I finally got fed up of hunting around for simple latitude/longitude tools when messing around with mapping APIs, so I built my own with a memorable URL.

Simon Willison

Simon will be remembered for many things and I hope one of them is getlatlon.com. It's a remarkably simple site — you drag a map around and it displays the latitude and longitude of the center point — but it insanely useful for all kinds of things and no one, before Simon, had managed to put two and two together. It was definitely a Duh! moment for me.

I use it all the time, now, and I needed something like it for a side project I'm working on. My first thought was to clone Simon's work but when Tom, from Stamen, told me that they had been working on an (still) experimental Javascript branch of the ModestMaps code I decided to try that instead.

Most days I still haven't gotten over the initial shock and awe of seeing Google Maps for the first time but at a certain point All-Things-Google-All-The-Time starts to feel like walking on thin ice. They're doing just fine competing on features (a good thing!) but I think it's important we also continue build and support an infrastructure of tools that people can run and host themselves.

With that in mind, I set out to write my own getlatlon map tool last week. It's called I Am Here Map and on Sunday I finally pushed it out the door.

Like this:

I                                                                                          Am Here Map (work in progress)

(Map data CCBYSA 2009 OpenStreetMap.org contributors, because that's an early screenshot before I added proper attribution.)

This is what the code to generate that map looks like:


                        // as in <script src="iamheremap.js"></script>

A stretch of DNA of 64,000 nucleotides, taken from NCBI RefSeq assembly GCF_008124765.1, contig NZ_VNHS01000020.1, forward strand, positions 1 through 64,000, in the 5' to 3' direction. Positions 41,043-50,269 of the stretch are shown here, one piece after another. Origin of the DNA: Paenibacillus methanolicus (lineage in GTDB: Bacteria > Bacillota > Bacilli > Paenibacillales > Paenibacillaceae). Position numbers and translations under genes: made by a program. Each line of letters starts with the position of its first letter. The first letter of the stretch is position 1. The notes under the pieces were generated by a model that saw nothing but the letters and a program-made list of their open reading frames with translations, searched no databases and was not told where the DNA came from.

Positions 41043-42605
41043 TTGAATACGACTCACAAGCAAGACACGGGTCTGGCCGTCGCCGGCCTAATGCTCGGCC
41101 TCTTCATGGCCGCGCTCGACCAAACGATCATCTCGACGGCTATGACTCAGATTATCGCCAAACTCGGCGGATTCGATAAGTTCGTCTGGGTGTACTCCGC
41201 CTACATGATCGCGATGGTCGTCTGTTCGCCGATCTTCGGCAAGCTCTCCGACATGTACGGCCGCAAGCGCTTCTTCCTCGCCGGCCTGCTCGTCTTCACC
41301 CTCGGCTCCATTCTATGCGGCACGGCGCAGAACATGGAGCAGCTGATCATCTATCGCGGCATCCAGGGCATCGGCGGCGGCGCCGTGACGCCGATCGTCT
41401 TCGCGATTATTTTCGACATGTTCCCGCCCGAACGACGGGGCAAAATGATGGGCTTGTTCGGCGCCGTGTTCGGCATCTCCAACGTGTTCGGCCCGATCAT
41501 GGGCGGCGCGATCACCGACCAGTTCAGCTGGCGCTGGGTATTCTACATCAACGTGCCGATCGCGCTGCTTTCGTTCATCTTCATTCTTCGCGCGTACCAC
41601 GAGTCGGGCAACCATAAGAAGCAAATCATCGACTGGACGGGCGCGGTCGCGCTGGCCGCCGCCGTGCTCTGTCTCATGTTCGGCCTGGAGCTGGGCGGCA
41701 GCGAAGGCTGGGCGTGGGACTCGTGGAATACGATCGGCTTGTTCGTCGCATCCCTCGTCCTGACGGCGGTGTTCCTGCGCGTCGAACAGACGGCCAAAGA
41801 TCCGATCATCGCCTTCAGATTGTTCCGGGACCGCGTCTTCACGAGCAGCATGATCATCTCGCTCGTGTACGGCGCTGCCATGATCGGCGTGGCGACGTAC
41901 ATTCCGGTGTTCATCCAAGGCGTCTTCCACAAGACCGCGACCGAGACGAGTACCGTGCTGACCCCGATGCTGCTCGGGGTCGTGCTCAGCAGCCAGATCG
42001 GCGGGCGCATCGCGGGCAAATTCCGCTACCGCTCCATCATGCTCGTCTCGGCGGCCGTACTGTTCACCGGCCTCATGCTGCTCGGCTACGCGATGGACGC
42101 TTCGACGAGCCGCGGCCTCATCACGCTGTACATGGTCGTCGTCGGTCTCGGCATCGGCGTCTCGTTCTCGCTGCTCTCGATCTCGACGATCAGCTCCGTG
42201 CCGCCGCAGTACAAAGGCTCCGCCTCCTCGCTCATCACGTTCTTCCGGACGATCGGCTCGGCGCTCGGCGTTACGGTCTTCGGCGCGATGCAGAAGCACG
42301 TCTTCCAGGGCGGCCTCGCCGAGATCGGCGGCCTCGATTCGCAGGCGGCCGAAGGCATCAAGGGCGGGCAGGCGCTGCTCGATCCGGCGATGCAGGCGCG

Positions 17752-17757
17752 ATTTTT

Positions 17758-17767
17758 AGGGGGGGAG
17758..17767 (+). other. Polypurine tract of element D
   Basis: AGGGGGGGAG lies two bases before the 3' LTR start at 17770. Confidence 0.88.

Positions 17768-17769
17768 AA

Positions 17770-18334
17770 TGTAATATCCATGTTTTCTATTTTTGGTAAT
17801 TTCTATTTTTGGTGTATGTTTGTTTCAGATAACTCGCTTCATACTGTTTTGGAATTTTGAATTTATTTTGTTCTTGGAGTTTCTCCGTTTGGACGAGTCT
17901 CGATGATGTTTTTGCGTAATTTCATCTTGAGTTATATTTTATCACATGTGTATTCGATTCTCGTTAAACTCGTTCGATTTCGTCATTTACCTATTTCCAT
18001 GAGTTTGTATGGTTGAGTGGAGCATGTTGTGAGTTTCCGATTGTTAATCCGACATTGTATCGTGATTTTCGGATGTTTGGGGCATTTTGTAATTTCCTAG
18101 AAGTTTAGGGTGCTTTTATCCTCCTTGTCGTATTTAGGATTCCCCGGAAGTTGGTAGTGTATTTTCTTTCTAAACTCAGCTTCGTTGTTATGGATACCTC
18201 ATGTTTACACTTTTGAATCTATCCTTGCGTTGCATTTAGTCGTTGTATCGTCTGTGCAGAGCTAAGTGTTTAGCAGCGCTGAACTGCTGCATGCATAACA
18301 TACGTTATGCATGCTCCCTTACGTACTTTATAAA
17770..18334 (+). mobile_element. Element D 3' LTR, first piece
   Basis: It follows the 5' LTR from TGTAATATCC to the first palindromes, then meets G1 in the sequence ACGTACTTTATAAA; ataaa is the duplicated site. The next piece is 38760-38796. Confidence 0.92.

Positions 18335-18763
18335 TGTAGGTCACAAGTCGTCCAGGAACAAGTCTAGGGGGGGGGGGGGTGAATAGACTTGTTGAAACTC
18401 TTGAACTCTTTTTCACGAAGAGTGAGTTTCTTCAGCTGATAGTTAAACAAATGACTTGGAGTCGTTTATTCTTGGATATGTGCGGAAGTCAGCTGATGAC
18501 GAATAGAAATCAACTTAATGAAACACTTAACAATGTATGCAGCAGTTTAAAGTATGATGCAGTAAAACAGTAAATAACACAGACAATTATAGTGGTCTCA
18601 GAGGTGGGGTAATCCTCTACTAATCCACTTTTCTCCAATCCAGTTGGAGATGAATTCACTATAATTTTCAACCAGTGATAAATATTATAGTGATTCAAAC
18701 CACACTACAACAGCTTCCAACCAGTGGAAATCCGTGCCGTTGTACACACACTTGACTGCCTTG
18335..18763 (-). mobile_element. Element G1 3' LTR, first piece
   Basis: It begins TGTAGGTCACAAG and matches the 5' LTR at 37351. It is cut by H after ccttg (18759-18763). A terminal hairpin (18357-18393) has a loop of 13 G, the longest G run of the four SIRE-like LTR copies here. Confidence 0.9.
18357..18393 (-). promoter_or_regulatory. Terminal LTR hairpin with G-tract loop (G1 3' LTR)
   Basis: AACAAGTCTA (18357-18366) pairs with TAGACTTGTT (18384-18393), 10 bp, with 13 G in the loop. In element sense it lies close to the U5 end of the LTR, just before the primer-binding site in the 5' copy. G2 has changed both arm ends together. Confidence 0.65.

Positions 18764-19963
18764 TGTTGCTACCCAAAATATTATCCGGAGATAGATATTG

// and   <div id="map"></div>

                        var args = {
                        	'modestmaps_provider' : 'CloudMade',
                        	'flickr_apikey' : 'YER_FLICKR_APIKEY',
                        	'cloudmade_apikey' : 'YER_CLOUDMADE_APIKEY',
                        	'map_style' : 999,
                                'map_height' : 480,
                                'map_width' : 640,
                        };

                        window.map = new info.aaronland.iamhere.Map('map', args);

You can see a live demo over here, using a different style, specifically Matt Jones' Image of the City tiles:

The style= stuff isn't part of the default install but it's a simple example of the sort of thing you can do. At the moment there are no standard controls to toggle between n number of map views/tiles but that's obviously a good next step. It's also one of the things that ModestMaps makes really easy!

I am pleased and excited by all of this. One of the things I talked about at PaperCamp was the desire to get back to building some of the online tools for Papernet projects. That includes a generic list-map-store style interface for things like geotagging Twitter posts, a new and Moar Bettar version of deliciousmaps and the Other Thing (with the Stuff).

The I Am Here Map is not that toolkit but it's a building block, at least.

list map                                                                      store

As usual, the code and a list of known-knowns (this has only been tested in Firefox and Safari, for example) is available over on Github:

Enjoy!